Raceless is much more than one family story however, powerful though that story is. The consequences of Lawton’s race-blind upbringing are instructive for all of us. Says Lawton: “So often in the UK, we gloss over race because we’re scared of looking racist or of being dragged into a conversation about race. But the consequence is that those with black or brown identities are not able to fully realise who they are: my colour-blind upbringing left me feeling torn between two worlds. I fully understand my parents’ choices. I try to put that across in the book. And I was celebrated as their child in many ways. But why was my identity not celebrated too?”
I ask Lawton what she hopes Raceless will bring to the conversation about race and identity. “I hope it will open up more dialogue about colour-blind upbringings. I get a lot of messages from parents of black and brown children asking, ‘How shall I raise my kids?’ It’s been hard to know what to tell them because I don’t have children of my own. But now I can say, ‘Read this book.’ And if white parents and families also have difficult conversations about race as a result of reading it, that would be amazing as well.”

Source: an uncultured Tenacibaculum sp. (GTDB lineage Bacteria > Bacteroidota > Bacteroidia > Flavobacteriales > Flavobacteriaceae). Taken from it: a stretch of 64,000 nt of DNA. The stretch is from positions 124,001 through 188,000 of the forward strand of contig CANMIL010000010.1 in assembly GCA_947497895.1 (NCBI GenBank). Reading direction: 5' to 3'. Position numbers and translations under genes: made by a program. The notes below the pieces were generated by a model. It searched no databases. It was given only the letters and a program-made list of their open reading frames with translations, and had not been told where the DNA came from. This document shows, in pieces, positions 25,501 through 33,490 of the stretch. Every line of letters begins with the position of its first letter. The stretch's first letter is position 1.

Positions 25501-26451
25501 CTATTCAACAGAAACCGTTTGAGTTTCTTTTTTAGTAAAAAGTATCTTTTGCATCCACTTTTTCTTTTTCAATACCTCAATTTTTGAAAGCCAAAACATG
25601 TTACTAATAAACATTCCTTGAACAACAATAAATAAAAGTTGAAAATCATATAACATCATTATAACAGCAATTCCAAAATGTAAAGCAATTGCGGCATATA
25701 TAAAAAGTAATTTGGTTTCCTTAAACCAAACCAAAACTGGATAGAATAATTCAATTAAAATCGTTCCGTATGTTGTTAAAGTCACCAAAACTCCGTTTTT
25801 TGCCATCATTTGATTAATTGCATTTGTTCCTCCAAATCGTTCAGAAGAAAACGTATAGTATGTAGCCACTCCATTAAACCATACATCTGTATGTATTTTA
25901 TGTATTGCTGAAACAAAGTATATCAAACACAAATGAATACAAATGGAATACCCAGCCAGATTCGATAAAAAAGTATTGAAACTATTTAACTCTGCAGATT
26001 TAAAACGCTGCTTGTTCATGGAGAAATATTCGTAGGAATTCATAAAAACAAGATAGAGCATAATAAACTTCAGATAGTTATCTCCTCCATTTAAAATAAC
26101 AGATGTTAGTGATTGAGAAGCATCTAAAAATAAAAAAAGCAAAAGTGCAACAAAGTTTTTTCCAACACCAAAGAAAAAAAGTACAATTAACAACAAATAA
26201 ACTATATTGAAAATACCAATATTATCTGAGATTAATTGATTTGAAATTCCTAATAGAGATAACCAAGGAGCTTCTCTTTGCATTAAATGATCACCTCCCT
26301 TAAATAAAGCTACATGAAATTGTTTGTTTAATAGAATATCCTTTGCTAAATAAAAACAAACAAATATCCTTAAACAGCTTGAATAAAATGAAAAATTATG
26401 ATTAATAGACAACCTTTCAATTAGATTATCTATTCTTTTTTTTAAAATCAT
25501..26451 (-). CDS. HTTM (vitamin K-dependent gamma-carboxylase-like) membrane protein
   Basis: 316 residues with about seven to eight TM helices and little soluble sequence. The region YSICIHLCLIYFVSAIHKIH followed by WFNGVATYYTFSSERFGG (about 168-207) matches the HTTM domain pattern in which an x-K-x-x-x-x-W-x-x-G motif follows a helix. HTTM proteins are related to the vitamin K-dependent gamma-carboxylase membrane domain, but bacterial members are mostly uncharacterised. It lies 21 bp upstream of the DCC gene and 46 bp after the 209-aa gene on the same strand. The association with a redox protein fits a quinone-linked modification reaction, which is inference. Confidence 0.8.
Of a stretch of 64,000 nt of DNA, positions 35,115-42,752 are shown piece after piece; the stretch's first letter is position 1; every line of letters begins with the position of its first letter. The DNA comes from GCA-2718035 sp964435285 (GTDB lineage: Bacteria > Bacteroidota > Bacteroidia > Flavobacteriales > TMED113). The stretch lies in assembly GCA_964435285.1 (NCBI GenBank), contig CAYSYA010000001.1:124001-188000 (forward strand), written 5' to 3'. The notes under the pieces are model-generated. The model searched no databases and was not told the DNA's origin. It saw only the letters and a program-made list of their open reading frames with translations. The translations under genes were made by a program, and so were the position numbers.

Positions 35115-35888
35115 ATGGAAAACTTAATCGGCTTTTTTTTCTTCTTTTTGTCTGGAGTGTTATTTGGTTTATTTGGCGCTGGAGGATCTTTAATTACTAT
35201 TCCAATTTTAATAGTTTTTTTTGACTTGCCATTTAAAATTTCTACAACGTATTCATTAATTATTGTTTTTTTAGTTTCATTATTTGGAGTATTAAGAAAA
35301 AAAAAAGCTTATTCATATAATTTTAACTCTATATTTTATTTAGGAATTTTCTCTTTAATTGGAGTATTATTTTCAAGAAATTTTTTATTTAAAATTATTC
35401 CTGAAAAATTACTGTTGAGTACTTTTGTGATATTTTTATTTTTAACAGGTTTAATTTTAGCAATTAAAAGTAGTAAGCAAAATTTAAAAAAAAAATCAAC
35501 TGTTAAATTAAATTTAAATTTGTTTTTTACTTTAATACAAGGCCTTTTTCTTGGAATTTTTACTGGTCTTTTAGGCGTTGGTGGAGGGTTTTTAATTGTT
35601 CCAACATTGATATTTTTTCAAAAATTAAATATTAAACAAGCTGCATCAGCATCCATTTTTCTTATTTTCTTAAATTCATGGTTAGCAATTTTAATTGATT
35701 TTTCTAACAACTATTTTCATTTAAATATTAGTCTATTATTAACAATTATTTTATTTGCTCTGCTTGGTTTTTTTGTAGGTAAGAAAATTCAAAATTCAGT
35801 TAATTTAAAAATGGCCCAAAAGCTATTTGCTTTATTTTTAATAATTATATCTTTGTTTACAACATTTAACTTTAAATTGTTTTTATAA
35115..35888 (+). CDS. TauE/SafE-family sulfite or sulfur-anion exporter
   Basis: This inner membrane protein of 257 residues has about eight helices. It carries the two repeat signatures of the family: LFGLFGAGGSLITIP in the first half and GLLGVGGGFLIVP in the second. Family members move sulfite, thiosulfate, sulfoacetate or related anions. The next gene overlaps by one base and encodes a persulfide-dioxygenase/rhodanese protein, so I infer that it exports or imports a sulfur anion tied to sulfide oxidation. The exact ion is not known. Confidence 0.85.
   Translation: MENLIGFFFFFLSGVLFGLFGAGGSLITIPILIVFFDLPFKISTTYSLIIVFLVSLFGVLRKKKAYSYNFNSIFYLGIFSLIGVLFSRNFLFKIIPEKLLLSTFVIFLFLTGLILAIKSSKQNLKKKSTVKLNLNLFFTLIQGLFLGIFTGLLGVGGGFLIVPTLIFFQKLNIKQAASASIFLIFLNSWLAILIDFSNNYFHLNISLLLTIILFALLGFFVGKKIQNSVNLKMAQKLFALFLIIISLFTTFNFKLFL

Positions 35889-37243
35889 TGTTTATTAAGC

After all the sweating and planning and pushing and crying that took place in Queen Charlotte’s Hospital in Hammersmith on the afternoon of 12th November, a baby girl was born. There were no difficult words exchanged on the day, no heated discussions, no angry tears. There was no questioning of my mother’s fidelity, no dramatic hospital walkout. There was simply a new family.
But it was not the baby they had been expecting: they both could admit that privately, although not to each other. As she gazed down at the gurgling bundle in her arms, a cocktail of emotions swirled through my Mum’s body and made her dizzy. She was floating on a cloud of euphoria, but as she came to, she could see that the actions of her past had invited themselves into her present, and now they were here to stay.